- No. 66 Squadron Royal Air Force during the Second World War -
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No. 66 Squadron Royal Air Force
No 66 Squadron was formed at Filton in 1916 and moved to France in March 1917 as a fighter unit. In March 1919 returned to the UK as a cadre, where it disbanded in October 1919.
On 20 July 1936, No 66 reformed at Duxford from C Flight of No 19 Squadron. In November 1938 it replaced its Gauntlets with Spitfires which were flown on defensive duties after the outbreak of World War Two. In May 1940, the squadron flew covering patrols over Dunkirk and remained in the south-east throughout the Battle of Britain. In February 1941, No. 66 took part in a few sweeps over France before moving to south-west England for coastal patrols. For the next two years it also provided escorts for day bombers over France before moving to the Orkneys for four months. No. 66 then moved south again and began fighter-bomber sorties shortly before the Normandy landings and five days after the landings, the Squadron made use of airstrips in the beachhead for the first time. No. 66 transferred its base to France in August and on to Belgium and the Netherlands in September before disbanding at Twente on 30 April 1945.
Airfields No. 66 Squadron flew from.
- RAF Duxford, Cambridgeshire from 3rd September 1939
- RAF Horsham St. Faith, Norfolk from 16th May 1940
- RAF Coltishall, Norfolk from 29th May 1940
- RAF Kenley, Surrey from 3rd September 1940
- RAF Gravesend, Kent from 10th September 1940
- RAF West Malling, Kent from 30th October 1940
- RAF Biggan Hill, Kent from 7th November 1940
- RAF Exeter, Devon from 24th February 1941
- RAF Perranporth, Cornwall from 27th April 1941
- RAF Portreath, Cornwall from 14th December 1941
- RAF Ibsley, Hampshire from 27th April 1942
- RAF Tangmere, Sussex from 3rd July 1942
- RAF Ibsley from 7th July 1942
- RAF Tangmere from 16 August 1942
- RAF Ibsley from 20th August 1942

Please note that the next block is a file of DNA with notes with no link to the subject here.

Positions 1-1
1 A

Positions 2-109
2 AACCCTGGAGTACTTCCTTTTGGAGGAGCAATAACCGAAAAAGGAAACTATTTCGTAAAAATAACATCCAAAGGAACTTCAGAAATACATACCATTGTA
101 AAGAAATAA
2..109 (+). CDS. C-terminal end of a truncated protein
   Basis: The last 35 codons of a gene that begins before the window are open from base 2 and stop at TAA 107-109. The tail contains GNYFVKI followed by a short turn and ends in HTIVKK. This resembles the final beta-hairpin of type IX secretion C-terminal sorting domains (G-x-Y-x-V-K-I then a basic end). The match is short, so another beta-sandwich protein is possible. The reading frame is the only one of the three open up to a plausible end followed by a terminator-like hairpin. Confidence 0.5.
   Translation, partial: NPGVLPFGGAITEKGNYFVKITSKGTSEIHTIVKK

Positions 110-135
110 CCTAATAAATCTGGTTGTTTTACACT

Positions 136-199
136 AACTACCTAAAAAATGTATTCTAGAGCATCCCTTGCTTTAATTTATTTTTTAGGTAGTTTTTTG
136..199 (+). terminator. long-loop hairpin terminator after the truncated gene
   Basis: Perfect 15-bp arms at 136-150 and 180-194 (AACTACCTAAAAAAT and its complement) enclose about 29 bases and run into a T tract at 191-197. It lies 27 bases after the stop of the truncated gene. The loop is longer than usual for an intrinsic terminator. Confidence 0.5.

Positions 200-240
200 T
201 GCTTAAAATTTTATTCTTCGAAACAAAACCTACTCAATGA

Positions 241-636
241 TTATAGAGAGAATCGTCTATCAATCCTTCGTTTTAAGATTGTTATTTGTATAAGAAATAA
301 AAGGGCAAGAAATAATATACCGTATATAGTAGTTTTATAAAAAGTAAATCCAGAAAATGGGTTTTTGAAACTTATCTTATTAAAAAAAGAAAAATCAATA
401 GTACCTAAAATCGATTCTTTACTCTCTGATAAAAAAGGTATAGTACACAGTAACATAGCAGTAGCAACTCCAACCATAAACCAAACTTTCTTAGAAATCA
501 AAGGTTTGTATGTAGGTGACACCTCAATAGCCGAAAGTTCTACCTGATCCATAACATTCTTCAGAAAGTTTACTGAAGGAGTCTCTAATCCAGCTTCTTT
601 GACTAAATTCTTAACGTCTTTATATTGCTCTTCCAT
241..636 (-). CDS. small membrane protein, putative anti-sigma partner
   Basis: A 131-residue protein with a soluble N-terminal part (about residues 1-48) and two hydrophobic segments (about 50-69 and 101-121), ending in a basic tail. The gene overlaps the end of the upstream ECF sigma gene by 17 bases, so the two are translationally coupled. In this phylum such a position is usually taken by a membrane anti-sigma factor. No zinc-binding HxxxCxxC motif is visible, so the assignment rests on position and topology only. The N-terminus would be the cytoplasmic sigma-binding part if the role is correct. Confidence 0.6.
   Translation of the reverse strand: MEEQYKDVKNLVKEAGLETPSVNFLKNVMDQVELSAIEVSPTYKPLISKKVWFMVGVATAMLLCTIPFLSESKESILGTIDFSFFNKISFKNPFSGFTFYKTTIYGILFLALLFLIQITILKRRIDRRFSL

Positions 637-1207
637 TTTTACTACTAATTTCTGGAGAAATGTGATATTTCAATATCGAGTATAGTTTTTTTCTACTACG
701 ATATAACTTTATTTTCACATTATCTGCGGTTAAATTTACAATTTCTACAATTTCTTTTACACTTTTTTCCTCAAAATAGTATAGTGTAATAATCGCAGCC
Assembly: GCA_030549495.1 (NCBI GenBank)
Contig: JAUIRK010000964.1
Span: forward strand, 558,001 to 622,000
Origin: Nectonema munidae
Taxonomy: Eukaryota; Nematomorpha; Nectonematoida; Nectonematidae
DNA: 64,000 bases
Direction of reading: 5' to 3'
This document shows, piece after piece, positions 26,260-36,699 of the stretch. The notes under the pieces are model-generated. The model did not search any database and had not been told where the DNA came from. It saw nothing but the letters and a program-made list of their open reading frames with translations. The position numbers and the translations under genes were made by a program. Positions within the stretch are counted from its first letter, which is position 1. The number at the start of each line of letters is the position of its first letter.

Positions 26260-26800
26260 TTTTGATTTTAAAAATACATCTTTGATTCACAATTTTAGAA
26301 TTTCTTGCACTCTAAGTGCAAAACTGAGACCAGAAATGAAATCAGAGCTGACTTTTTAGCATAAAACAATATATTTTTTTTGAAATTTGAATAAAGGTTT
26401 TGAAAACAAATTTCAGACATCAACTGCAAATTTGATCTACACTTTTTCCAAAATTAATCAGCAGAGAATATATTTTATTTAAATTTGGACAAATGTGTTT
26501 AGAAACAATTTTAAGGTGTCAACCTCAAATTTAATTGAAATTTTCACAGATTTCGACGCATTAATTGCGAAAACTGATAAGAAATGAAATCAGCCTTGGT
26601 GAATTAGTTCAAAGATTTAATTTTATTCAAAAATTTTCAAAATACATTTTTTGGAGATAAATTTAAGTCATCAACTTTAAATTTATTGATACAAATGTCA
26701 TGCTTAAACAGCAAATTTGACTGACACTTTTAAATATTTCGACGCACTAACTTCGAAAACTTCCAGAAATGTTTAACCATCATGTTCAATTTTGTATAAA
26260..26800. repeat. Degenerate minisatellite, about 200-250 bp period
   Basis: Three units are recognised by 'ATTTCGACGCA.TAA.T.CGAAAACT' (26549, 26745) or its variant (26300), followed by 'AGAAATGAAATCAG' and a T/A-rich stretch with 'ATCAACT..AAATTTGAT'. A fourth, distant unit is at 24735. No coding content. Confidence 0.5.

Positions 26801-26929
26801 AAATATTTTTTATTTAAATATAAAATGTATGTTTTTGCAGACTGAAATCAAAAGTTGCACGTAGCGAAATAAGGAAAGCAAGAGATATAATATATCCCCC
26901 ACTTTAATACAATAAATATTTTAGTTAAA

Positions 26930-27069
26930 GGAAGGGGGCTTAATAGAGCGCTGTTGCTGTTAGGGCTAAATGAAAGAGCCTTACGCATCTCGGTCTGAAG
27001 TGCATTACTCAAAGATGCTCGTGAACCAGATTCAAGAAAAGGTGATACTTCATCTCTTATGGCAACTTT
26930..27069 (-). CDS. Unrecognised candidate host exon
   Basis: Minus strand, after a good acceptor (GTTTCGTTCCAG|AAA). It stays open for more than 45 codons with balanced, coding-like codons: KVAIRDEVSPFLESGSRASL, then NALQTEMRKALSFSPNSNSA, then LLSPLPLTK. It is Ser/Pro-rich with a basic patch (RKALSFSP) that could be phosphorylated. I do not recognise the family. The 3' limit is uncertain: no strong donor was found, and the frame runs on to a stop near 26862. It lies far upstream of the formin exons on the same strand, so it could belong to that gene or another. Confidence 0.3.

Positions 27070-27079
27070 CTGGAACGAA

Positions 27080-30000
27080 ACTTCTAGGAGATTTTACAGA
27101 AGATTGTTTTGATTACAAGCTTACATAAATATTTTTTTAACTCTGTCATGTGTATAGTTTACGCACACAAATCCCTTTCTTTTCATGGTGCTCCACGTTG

- RAF Zeals, Wiltshire from 24th August 1942
- RAF Ibsley from 23rd December 1942
- RAF Skeabrae, Orkney from 9th February 1943
- RAF Church Stanton, Somerset from 28th June 1943
- RAF Redhill, Surrey from 10th August 1943
- RAF Kenley, Surrey from 13th August 1943
- RAF Perranporth, Cornwall from 17th September 1943
- RAF Hornchurch, Essex from 8th November 1943
- RAF Llanbedr, Merioneth from 22nd February 1944
- RAF North Weald, Essex from 1st March 1944
- RAF Bognor, Sussex from 31st March 1944
- RAF Castletown, Caithness from 8th May 1944
- RAF Bognor from 14th May 1944
- RAF Tangmere, Sussex from 22nd June 1944
- RAF Funtington, Sussex from 6th August 1944
- RAF Ford, Sussex from 12th August 1944
- B16, France from August 1944
- B79, France from Nov 1944
- RAF Fairwood Common, Glamorganshire from 20th February 1945
- Schijndel from March 1945
If you can provide any additional information, please add it here.
Those known to have served with
No. 66 Squadron Royal Air Force
during the Second World War 1939-1945.
- Mather John. Sgt. (d.27th Oct 1940)
The names on this list have been submitted by relatives, friends, neighbours and others who wish to remember them, if you have any names to add or any recollections or photos of those listed, please Add a Name to this List
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Sgt. John Mather 66 Squadron (d.27th Oct 1940)After extensive research a group of us who live locally are organising a tribute to Johnny Mather who crashed on Sunday 27th October 1940. Local artist, Malcolm Pettit, who actually retrieved the crashed Spitfire remains in the 1970s and filmed the removal of the engine, had created a painting of the incident using maps and photos of the period. Johnny is pictured heading down vertically towards the village of Hildenborough, Nr Tonbridge Kent while his leader circles his plane calling out his call sign. Unfortunately he did not recover and crashed behind the Half Moon public house. His body was recovered at the time and is buried at Ifield cemetery. The painting which has now been reproduced onto prints and also contains photos of Johnny being presented to the King, and various members of his squadron will be unveiled on a permanent wall in the Half Moon public house. A fly past of a Spitfire piloted by Peter Monk is also being arranged. There has always been a mystery about his death, as some locals heard gunfire shortly before his plane dived into the ground. Official records put it down to oxygen failure.
What we require, if possible, is to see if we can find a survivor of that period, whether it be ground crew or what to unveil the plaque and picture. Many thanks and hope to hear something favourableRoger Knowles
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